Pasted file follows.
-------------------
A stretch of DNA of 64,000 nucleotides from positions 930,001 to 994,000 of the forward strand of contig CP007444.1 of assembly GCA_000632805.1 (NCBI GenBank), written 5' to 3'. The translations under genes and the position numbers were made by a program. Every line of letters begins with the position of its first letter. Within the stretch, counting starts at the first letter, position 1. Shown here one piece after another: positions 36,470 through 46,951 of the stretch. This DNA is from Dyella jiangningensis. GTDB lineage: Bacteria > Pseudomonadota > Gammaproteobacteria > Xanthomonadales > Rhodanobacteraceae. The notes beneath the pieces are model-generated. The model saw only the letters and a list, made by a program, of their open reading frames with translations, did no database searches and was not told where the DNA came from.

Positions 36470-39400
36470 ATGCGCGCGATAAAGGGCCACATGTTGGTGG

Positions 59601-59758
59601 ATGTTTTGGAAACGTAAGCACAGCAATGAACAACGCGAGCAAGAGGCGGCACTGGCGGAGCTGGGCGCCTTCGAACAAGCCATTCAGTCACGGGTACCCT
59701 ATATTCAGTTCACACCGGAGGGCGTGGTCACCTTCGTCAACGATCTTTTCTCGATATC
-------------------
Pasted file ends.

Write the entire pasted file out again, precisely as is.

A stretch of DNA of 64,000 nucleotides from positions 930,001 to 994,000 of the forward strand of contig CP007444.1 of assembly GCA_000632805.1 (NCBI GenBank), written 5' to 3'. The translations under genes and the position numbers were made by a program. Every line of letters begins with the position of its first letter. Within the stretch, counting starts at the first letter, position 1. Shown here one piece after another: positions 36,470 through 46,951 of the stretch. This DNA is from Dyella jiangningensis. GTDB lineage: Bacteria > Pseudomonadota > Gammaproteobacteria > Xanthomonadales > Rhodanobacteraceae. The notes beneath the pieces are model-generated. The model saw only the letters and a list, made by a program, of their open reading frames with translations, did no database searches and was not told where the DNA came from.

Positions 36470-39400
36470 ATGCGCGCGATAAAGGGCCACATGTTGGTGG

Positions 59601-59758
59601 ATGTTTTGGAAACGTAAGCACAGCAATGAACAACGCGAGCAAGAGGCGGCACTGGCGGAGCTGGGCGCCTTCGAACAAGCCATTCAGTCACGGGTACCCT
59701 ATATTCAGTTCACACCGGAGGGCGTGGTCACCTTCGTCAACGATCTTTTCTCGATATC